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Author Topic: Air cars-a viable toad?  (Read 1017 times)
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Will & Wife
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« on: February 23, 2010, 12:45:18 PM »

I put this in the bus section because it deals with toads and air. But if anyone takes exception, please feel free to move it.
I saw a piece on the news this morning about a compressed air vehicle. It has a range of 50 to 60 miles at 45 MPH. Less if you go faster. They're very small (2 seater) and light. They are supposed to be in production somewhere. If anyone knows anything about them, please enlighten the rest of us. I think they would make the perfect toad, since we carry our own refueling station with us on the road. They might even be modified enough to fit into a bay  Grin
Enquiring minds want to know-thanks, Will
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Melbo
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« Reply #1 on: February 23, 2010, 12:52:03 PM »

they are building and selling them in India if I recall correctly

There was an article about them in Wired Magazine about a year ago

They will NOT be available in the US do to collision standards as far as I know

Melbo
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Iceni John
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« Reply #2 on: February 23, 2010, 01:19:36 PM »

I remember seeing something on TV about a French company making compressed-air vehicles.   The 120PSI from your bus's Bendix compressor won't help much, because these vehicles' air reservoirs need several thousand PSI.   Just like hydrogen-fueled cars or even fuel-cell vehicles, these seem to be just another way to defer or relocate the pollution resulting from their power generation.   Whether you burn fuel inside a vehicle's own engine, or burn it in a power station to produce the electricity needed to power the air compressor that fills the air tanks, or expend more energy producing hydrogen gas than the gas itself contains, you need to look at the big picture to understand the total energy consumption, not just what is used on the vehicle itself.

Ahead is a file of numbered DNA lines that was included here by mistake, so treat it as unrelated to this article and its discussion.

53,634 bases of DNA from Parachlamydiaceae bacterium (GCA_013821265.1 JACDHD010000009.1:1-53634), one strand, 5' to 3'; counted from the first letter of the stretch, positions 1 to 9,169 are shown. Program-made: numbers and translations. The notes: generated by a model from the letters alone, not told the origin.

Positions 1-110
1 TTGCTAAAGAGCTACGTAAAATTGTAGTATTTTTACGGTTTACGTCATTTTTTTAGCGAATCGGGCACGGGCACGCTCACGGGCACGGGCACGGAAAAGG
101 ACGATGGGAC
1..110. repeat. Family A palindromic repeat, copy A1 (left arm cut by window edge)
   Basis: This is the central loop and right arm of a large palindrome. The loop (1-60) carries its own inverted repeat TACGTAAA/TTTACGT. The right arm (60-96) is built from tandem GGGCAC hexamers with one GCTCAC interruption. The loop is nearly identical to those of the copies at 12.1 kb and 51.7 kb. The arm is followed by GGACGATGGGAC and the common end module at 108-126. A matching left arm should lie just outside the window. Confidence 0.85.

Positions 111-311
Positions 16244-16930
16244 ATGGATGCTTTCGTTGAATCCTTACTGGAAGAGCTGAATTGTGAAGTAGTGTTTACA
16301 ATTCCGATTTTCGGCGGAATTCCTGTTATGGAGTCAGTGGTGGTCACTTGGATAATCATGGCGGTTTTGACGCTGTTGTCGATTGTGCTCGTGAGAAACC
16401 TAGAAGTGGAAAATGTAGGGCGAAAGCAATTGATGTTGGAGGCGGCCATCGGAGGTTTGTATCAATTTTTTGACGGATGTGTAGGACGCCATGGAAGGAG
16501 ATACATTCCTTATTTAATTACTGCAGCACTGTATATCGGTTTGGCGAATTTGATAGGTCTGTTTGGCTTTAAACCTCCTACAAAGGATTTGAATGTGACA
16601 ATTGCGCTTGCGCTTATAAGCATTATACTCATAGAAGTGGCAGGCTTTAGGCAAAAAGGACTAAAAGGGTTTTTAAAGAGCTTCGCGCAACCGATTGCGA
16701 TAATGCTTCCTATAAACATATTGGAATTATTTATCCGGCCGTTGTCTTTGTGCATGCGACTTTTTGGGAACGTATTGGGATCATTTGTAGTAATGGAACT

Now, if the electricity were produced from "non-polluting" renewable energy (such as solar, hydro, tidal, wind, geothermal, etc.), there may be some ethical justification for such vehicles.   Remember that compressed air, like electricity stored in batteries (or, dare I mention it, hydrogen itself), is only an energy storage medium, not an energy source per se.   Even renewable energy sources have their share of secondary pollution from factors such as the construction of their equipment.   There is no truly non-polluting energy source known to man.

I'll be curious what the effective MPG of an air vehicle actually is, after one has factored in all the hidden costs of its raw energy input.   Just FYI, a human being on a bicycle has an energy consumption equivalent to about 1,700 MPG, making it the most efficient way to get from A to B, at least purely from an energy point of view!

There ain't no free lunch (TANFL), ever.

John, just finishing eating his free lunch . . .
« Last Edit: February 23, 2010, 04:10:59 PM by Iceni John » Logged

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« Reply #3 on: February 23, 2010, 01:43:50 PM »

In theory, a large power generation plant can be cleaner than 1000s of individual engines.  Pollution controls for a large single source of pollution can be cheaper and more viable than trying to equip cars with the same controls.  The reality is a lot of power plants don't have the latest in pollution controls.
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« Reply #4 on: February 23, 2010, 04:31:15 PM »

to refuel from the bus you'd have to have a separate compressor run off the engine, like a compressor used for filling scuba tanks.
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